digital disruptors | May 12, 2017 |
Behind Stuccco, digitally connecting designers and clients
Boh staff

Stuccco (yes, that’s three c’s) first launched in 2015 as a means of helping founder Matt Langan’s family’s custom home-build firm, as an online “show-and-tell community” that would showcase the firm’s work. Now, it has evolved into a tool for designers to connect with potential clients, and vice versa. Langan discusses Stuccco’s ideal designer, what his platform can offer designers, and more.

Matt Langan
Matt Langan

When was Stuccco founded? To what void in the market were you first responding? 
Our team originally started Stuccco to help my brother and my dad, who has been designing and building custom homes for longer than I’ve been alive (over 30 years).

Despite having a very impressive body of work and great clients, their business struggled to keep its website up to date. As a result, its digital footprint (i.e., search engine ranking) was weak in a time when more and more people were finding businesses like theirs online. So our team started designing and building a platform that enabled businesses like theirs to easily create a profile and showcase their work online. The first iteration of Stuccco was an invite-only show-and-tell community for creative home professionals.

As we started talking to more users, we found that it’s very common for home professionals’ clients to have collections of room photos they like—inspiration for what the clients want their newly designed/built homes to resemble. Often these photos would come from Pinterest, Houzz or Google Images. Based on this demand, we rolled out the “Stick” functionality.

This gave users the ability to stick photos uploaded by Stuccco home pros to collection albums, which is very similar to pinning photos to boards. In this way, Stuccco became valuable as a platform for home professionals to showcase their work (i.e., market their businesses), but also valuable for homeowners because it became a source of inspiration that could easily be organized.

Behind Stuccco, digitally connecting designers and clients

As Stuccco continued to mature and we continued to talk to more users, we found that it was really resonating with home designers because designers (a) tend to be more tech-savvy than other home professionals, (b) see the need in marketing their services more consistently regardless of the health of the real estate market, (c) have heaps of gorgeous design work that lends itself perfectly to being shared online, and (d) have a growing affinity to servicing clients via e-design, as they find this way of working to be less stressful and more liberating.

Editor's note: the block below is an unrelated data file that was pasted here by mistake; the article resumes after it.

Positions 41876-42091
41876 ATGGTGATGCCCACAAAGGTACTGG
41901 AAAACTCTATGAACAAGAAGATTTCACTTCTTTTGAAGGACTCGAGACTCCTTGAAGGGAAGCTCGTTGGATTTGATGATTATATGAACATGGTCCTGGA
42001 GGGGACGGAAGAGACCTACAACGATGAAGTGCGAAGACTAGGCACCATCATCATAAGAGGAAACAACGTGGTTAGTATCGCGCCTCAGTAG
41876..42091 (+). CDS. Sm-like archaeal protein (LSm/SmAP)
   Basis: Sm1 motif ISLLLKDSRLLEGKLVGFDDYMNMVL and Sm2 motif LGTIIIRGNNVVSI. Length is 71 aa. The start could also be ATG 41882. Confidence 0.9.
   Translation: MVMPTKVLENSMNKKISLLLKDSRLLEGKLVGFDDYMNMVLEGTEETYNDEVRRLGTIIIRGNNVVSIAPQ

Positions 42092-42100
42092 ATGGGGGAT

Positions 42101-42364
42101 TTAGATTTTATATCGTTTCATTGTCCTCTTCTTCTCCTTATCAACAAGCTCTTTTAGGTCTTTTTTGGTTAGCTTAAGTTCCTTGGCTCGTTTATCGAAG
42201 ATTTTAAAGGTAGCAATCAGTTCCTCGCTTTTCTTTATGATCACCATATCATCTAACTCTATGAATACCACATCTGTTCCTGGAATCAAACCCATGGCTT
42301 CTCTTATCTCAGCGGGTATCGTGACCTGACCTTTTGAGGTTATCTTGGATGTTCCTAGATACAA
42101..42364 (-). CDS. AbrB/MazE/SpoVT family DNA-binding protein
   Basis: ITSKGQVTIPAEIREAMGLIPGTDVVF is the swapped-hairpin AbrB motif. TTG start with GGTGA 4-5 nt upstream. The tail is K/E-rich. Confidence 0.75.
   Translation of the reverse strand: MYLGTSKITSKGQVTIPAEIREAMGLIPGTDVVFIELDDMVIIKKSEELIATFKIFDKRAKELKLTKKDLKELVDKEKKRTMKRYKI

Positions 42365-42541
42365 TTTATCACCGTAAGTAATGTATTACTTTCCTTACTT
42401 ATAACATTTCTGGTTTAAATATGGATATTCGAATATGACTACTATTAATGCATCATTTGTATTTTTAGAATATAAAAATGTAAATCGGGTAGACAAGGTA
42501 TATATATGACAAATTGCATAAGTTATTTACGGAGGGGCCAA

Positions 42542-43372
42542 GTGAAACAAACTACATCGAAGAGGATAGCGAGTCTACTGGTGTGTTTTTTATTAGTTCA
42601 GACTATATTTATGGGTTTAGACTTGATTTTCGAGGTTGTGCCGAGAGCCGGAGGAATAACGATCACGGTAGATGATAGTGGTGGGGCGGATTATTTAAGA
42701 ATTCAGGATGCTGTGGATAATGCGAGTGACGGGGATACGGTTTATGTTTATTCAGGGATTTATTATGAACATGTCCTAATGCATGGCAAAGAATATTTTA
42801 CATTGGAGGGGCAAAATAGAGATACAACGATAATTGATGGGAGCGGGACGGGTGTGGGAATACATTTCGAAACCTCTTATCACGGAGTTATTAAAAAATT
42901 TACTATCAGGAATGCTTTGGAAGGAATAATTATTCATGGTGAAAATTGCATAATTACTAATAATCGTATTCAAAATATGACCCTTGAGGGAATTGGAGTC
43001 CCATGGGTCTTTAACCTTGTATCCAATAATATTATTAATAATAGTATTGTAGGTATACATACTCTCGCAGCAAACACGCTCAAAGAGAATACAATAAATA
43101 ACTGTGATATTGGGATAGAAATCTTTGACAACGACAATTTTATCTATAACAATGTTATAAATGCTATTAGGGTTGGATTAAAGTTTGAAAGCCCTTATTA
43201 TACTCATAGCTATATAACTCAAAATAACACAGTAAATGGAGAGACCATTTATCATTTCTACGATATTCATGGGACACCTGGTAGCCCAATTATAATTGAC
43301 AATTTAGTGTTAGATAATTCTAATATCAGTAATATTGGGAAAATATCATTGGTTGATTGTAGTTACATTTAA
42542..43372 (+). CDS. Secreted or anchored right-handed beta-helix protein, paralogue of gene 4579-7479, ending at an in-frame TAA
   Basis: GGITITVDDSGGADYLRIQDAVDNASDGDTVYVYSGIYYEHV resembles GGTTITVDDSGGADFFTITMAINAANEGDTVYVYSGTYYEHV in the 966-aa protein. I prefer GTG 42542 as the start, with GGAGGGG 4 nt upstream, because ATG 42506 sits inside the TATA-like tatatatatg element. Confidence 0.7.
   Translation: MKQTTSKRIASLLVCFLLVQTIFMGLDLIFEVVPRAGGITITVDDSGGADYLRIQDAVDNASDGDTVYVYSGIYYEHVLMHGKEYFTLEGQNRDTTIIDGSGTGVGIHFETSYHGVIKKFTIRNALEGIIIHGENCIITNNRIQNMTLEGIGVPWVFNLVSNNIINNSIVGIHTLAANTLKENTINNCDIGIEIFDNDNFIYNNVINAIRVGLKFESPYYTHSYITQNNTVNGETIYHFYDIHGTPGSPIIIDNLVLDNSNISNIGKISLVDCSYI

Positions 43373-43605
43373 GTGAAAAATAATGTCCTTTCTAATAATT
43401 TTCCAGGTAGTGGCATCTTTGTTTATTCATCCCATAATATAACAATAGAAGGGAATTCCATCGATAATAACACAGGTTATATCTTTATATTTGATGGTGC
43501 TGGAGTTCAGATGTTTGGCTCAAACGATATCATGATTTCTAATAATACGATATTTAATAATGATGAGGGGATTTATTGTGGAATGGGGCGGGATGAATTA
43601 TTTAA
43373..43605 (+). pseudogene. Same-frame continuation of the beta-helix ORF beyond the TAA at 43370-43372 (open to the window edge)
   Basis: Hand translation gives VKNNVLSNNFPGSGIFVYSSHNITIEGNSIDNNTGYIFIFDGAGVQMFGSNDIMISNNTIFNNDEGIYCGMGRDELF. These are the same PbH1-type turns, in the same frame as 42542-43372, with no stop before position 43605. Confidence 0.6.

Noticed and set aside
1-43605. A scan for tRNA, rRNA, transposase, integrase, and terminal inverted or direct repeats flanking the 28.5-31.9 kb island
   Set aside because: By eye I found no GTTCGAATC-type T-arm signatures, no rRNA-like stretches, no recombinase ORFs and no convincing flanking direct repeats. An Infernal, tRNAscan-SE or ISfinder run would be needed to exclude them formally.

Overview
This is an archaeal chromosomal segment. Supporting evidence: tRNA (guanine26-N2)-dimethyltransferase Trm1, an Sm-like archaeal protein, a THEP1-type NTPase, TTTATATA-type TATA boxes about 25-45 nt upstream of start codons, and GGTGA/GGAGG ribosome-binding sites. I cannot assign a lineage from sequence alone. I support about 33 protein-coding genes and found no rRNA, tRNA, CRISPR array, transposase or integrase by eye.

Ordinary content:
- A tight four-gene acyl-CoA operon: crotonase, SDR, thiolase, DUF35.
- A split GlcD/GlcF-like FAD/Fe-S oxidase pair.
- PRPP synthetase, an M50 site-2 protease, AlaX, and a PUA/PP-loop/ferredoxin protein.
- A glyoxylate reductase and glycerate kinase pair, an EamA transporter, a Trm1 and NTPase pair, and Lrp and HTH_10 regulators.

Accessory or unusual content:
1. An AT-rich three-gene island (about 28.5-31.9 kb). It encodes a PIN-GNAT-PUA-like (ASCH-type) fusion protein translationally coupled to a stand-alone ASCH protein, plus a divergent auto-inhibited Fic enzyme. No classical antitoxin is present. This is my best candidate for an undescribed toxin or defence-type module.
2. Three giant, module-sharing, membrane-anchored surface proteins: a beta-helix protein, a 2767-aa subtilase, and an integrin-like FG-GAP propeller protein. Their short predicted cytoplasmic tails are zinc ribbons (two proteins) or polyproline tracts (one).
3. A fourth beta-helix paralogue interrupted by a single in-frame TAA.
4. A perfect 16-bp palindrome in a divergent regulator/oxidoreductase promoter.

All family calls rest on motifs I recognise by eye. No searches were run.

So in 2016 we decided to commit to making Stuccco the best online platform for those offering—as well as those looking for—online interior design services. Since then, we’ve reworked the site entirely to make it easy for users to find, hire and work with interior designers to have any room in their homes (or offices) designed—all online.

What kind of designers do you seek out? Is there a typical designer, such as a freelancer, an emerging designer, or career changer (or other)?
We seek out designers who are empathetic, talented and tech-savvy. We made the decision early on to not enable any designer to list their design services on Stuccco because I wanted to personally review each designer and talk to them. I talk to every single designer who applies to list their services on Stuccco. Before talking to each designer, I’m reviewing their work online to ensure it’s of quality and that they have experience with e-design (normally, I’m combing through their website, Instagram or Pinterest profiles).

When we talk, I’m listening to how they communicate and the level of empathy they have for clients and the passion they have for their work. If I feel good about the designer, I will issue an invitation to sign up and list their design services. In the near future, we will enable all designers to be able to sign up; however, we will always require designers who want to list their services for hire on Stuccco to request access. It’s very important to me from a quality-assurance perspective that users have wonderful experiences working with well-qualified designers on Stuccco.

In terms of the typical designer demographic, it varies. Some of them do 100 percent e-design and this is their full-time job. Others do the majority of their work in person, but do e-design to supplement their income and build their portfolios. Some are parents of young children who used to work full-time as designers. Now, e-design gives them the opportunity to contribute to their family’s finances while also giving them the flexibility to work remotely, whenever they’d like.

One feature that designers on Stuccco love is that if they ever get too many projects at once, they can simply suppress their ability to be hired for as long as they’d like. We’re all about giving designers total freedom/flexibility.

How do you keep designers front and center?
We champion designer freedom because we recognize they are the engine—the heart—of the platform. We empower designers to set up their own profiles that represent themselves as individuals or their businesses that they’re building. We don’t “own” the new customer—they do. It’s their customer. Designers can specify their own unique design deliverables, turnaround times, and per-room design fees. If they do a killer job and have a fabulous rating, they can charge as much as they’d like.

I’m a creative, so I know that the last thing a creative wants is to feel boxed in, which is why Stuccco is the antithesis of that. I like to think of Stuccco as the Airbnb for home design. It’s our job to facilitate the connections between the parties. Magic happens when you trust others to do what they do best.

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